Decker Building

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Decker Building
NYC Landmark No. 1538
Decker Building, 33 Union Square West, NYC (2008).jpg
Decker Building
Location33 Union Square West,
New York, New York
Coordinates40°44′12″N 73°59′27″W / 40.7368°N 73.9908°W / 40.7368; -73.9908Coordinates: 40°44′12″N 73°59′27″W / 40.7368°N 73.9908°W / 40.7368; -73.9908
ArchitectJohn H. Edelmann
Architectural styleLate 19th and early 20th century American movements
NRHP reference No.03001179[1]
NYCL No.1538
Significant dates
Added to NRHPNovember 21, 2003
Designated NYCLJuly 12, 1988

The Decker Building (also the Union Building) is a commercial building located at 33 Union Square West in Manhattan, New York City. The structure was completed in 1892 for the Decker Brothers piano company, and designed by John H. Edelmann.[2] From 1968 to 1973, it served as the location of the artist Andy Warhol's studio, The Factory.[3] The Decker Building was designated a New York City landmark in 1988, and was added to the National Register of Historic Places in 2003.


The building is only 33 feet (11 m) wide and 138 feet (42 m) deep on a lot that goes back 150 feet (46 m).[4] It has a right of way to 16th Street from the rear of the building. The style of the building mixes influences from Venice and Islamic traditions. There are numerous terra cotta details on the façade which remain today. There was a minaret on the roof which disappeared before World War II.

The building was valued at $285,000 in 1913, after which it was traded to settle debts.[5]


The structure was built in 1892 for the Decker Brothers piano company according to designs by the radical anarchist architect John H. Edelmann, working out of the offices of Alfred Zucker. It replaced the earlier Decker Building on the same lot, designed by Leopold Eidlitz and built in 1869.[2]

On November 25, 1950, 27 year old Abraham Yeager was killed when a one-ton piece of cornice from the Decker Building collapsed onto the sidewalk where Yeager was walking.[6]

Warhol years[edit]

In 1967, artist Andy Warhol had to move his Factory from East 47th Street due to the building being torn down. Union Square at the time was hardly an upscale neighborhood, but Paul Morrissey had found the loft, in this building, and Warhol agreed to move there. Morrissey by then had met Jed Johnson and hired him to help out with the refinishing of the space. It was around this time, or just prior, that Morrissey introduced him to Warhol.[7]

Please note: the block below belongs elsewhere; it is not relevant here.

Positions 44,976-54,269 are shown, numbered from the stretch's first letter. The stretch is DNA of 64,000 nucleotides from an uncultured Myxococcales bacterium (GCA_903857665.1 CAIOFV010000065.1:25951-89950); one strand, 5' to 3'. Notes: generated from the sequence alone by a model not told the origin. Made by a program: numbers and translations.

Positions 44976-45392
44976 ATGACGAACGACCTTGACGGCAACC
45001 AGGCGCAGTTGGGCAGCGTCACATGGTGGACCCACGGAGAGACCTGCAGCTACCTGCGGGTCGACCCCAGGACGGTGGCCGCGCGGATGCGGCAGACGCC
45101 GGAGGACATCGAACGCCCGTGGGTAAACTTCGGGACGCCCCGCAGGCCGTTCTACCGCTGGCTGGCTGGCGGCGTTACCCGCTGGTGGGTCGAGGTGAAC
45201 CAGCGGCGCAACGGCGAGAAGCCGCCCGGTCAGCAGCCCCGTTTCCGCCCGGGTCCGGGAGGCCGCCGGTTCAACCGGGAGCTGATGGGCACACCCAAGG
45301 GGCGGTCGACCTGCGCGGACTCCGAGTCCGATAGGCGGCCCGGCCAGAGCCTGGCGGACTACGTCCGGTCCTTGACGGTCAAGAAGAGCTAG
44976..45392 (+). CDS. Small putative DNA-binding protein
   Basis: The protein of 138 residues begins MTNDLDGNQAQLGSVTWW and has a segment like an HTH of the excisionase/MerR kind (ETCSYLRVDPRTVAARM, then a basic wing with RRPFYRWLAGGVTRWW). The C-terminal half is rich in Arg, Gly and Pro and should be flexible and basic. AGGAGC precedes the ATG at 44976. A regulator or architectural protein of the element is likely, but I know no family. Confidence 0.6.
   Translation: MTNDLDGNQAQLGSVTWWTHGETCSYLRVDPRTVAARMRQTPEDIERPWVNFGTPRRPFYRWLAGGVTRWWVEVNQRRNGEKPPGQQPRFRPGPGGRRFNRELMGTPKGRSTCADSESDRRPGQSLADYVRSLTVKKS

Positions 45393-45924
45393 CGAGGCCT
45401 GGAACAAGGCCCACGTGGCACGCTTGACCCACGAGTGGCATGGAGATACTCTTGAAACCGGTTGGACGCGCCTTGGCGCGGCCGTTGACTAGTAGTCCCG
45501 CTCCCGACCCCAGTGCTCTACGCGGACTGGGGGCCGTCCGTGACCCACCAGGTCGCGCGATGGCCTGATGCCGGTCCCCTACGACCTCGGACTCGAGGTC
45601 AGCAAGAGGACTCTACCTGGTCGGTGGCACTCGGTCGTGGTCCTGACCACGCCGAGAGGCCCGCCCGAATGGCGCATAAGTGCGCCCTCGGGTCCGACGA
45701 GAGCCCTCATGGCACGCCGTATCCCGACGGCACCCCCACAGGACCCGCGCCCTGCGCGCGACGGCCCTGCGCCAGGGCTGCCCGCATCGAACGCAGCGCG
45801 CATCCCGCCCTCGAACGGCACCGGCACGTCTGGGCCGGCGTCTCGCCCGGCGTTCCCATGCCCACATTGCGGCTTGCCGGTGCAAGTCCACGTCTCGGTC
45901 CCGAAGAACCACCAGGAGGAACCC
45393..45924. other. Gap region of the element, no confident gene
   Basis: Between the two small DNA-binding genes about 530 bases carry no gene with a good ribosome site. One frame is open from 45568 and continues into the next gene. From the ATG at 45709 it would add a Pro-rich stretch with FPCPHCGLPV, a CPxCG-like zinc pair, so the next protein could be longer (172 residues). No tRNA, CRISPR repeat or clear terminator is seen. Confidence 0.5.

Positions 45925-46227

On June 3, 1968, Valerie Solanas visited the Factory, looking for Warhol, who she felt was taking control of her screenplay away from her. She waited until Warhol returned around 4 pm. Within a few minutes, she shot Warhol three times, seriously wounding him, as well as shooting art critic and curator Mario Amaya. Solanas turned herself in to the police a few hours later.[8][3]

Around 1970, Warhol built a video camera system and taped his visitors and documented the activities around the studio.[9]

In 1973, Warhol moved the Factory to 860 Broadway, a short distance away. As part of packing up, he began to create the Warhol Time Capsules.[10]


The building was completely refurbished into apartments by Joseph Pell Lombardi in 1995.[11] In 2015, Dylan's Candy Bar opened a ground-floor storefront in the building, which closed some time after 2019.[12]

See also[edit]


  1. ^ "National Register Information System". National Register of Historic Places. National Park Service. January 23, 2007.
  2. ^ a b Gray, Christopher (1994-12-18). "Streetscapes/33 Union Square West; Islamic/Venetian Sliver, With Minaret". The New York Times. ISSN 0362-4331. Retrieved 2019-11-13.
  3. ^ a b Dolkart, Andrew S.; Postal, Matthew A. (2004). Guide to New York City Landmarks (3rd ed.). John Wiley & Sons, Inc. p. 72. ISBN 0-471-36900-4.
  4. ^ NYC Landmarks Presentation
  5. ^ New York Times, June 16, 1916
  6. ^[bare URL PDF]
  7. ^ Warhol Chronology: 1967
  8. ^ Andy nearly dies: Warhol Chronology
  9. ^ Warhol Chronology
  10. ^ "Carnegie Museums, Jan/Feb 1996 issue". Archived from the original on 2008-01-15. Retrieved 2008-04-09.
  11. ^ New York Times, "Habitats: The Decker Building; Palm Beach to Union Sq", December 24, 1995
  12. ^ NY Daily News, "New York's sweets mogul Dylan Lauren opening a Dylan's Candy Bar in Union Square", August 30, 2015